“Nearing the wharf at barangay San Jose (home to the thousands of the Philippine Benevolent Missionaries Association members headed by Supreme Spiritual leader Ruben Ecleo we saw the port teeming with local residents all wanting to extend their warm hands of welcome to their mainland visitors coming from all over Mindanao complete with leis and a blaring brass band.
“The entire scene reminded me of Hollywood Pacific movie that starred by Marlon Brando. Barangay San Jose proper is perched on a hill that gives it added beauty. The hospitality of the people compliments the beauty of the place.
“The PBMA as the primary governing body of the place has shown how to build a progressive and happy community. And this has left a deep imprint in the minds of the MINPRANS. Graft and corruption is a taboo to my mind.
“After seeing San Jose, now I can live, because the earth after all is a beautiful place to live and certainly, I have developed the zest of living.
“Leaving San Jose the next day, I promised myself, that not in the distant future, I will go back to the place and re-live the short but happy memory I have with the place.” (On Your Marks, The Northern Mindanao Chronicle, by Jun Villalaba, July 30- Aug. 5, 1986 issue)
The formation and growth of the Association is not without constitutional basis. It rests upon the constitutional protective mantle which guarantees the right of every one to form associations or societies for the purposes that are not contrary to the law. (Sec. 6, Art. IV, 1935 Constitution; Sec. 7, Art. IV, 1973 Constitution; Section I, Art. I, Freedom Constitution) consequently, to become member thereof, free from undue interference or restraint from others.
It was given birth to pursue an ardous and labyrinthian mission. As enshrined in its Articles of Incorporation, its multi-pronged objectives may be summed up into three pervading and generic missions—to serve Humanity, love of fellowmen, and the promotion of world brotherhood—under the Fatherhood of God.
It has to be such for as stated in the scriptures “…and now abideth faith, hope and charity; these three, but the greatest of these is charity.” (I Corinthians 13:13). In fact, charity is the mother of all virtues.
Such is the charitable and benevolent character of the Association. Such is the indubitable distinction of its greatness. Such is the biblical root of its unfathomable existence.
It is not a religion, because religious rivalry cannot unify the world. It is instead a corporation because incorporation signifies unity even in diversity. For while religion establishes a wall of separation, incorporation cements a bridge f cooperation and a bond of unbreakable union.
It would, therefore, be both idle and unchristian for anyone to cast aspersion upon the Association as a religion.
Against all odds and the onslaught of time as well as the fury of the charlatans and demagogues that have unleashed the forces of their evil minds to discredit the organization and its Founder, erected on the rock-bed of humility, propelled by its Founder’s unbending pursuit for perseverance, and ignited by its member’s burning faith in the Divine Providence that guides the destinies of men and nation. The Association, under the leadership of its Supreme President and Founder, has withered all phases of assaults in all of the over two decades of its phenomenal existence.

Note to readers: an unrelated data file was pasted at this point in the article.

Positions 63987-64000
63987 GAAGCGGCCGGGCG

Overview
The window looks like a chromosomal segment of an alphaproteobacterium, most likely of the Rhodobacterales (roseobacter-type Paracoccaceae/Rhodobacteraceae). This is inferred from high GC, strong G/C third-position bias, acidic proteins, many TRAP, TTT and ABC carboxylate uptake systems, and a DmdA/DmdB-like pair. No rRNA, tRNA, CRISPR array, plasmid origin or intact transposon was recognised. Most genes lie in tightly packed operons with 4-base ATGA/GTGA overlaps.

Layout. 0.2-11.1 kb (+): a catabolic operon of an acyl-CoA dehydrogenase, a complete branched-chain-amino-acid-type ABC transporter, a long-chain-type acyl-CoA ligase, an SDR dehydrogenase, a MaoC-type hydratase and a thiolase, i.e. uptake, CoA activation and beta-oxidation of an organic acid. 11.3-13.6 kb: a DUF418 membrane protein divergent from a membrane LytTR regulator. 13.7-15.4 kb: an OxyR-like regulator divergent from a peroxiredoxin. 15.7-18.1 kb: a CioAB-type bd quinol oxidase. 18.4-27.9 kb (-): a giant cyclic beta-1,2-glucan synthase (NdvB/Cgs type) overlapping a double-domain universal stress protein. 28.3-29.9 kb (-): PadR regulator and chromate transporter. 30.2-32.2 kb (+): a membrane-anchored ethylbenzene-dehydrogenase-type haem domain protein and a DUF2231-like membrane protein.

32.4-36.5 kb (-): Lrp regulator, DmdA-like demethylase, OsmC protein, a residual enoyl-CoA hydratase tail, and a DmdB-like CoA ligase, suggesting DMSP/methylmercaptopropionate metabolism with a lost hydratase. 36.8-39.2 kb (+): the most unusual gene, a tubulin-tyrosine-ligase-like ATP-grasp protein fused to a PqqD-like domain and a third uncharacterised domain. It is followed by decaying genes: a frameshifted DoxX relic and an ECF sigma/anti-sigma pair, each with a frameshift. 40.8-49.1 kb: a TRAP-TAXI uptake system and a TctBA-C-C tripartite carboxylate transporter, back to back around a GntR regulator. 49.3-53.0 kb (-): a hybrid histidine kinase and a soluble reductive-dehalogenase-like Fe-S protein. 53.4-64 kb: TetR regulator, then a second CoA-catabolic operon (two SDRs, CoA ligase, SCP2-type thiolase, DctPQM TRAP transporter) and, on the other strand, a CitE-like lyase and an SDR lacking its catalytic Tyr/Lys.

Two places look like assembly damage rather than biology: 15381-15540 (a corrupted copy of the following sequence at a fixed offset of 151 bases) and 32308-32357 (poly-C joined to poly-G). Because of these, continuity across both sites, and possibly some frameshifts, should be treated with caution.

With the appearance of his friends and neighbors but also his parents and relatives, things have become unusual to the point of being misunderstood by many despite the distinctive generosity and goodness he has shown to those who would need any kind of help from him.
To him, there is nothing worth aspiring for more than to be able to lead a ready to help and show a willing heart to give; and there is nothing more consoling than to see the misguided straightened, the sinners repentant, the vicious, reformed so that from darkness they may finally see the light.
Such is the simplest interpretation of the Eclean Philosophy of Life. Such is what is known as the Eclean Doctrine of Benevolent Relation.
Such a way of life is not without scriptural foundation. For as stated in the scriptures: “What you have done to the least of your brethrens you have also done it unto me.”
For the Eclean Doctrine postulates that the unbreakable yardstick of human salvation is not measured on the basis of how much time man has devoted to his prayers which could be but an empty ceremony, not even on the basis of his claim that he loves God, which could be hypocritical and self-serving, but if he is to be judged, he is measured on the basis of how much care he has done o his fellowmen, especially the less-privileged and the unfortunate for they are the ones who are the most in need of help and comfort.
It has to be such for as pointed out in Chapter 13 of St. Paul’s letter to the Corinthians:
“Though I speak with the tongues of men and of angels but have not charity, I am like a sounding brass or a tinkling cymbal;
Though I have the gift of prophecy and of wisdom so that I can understand all mysteries and all languages and though I have all the faith so that I can move mountains but have not charity, I am nothing; and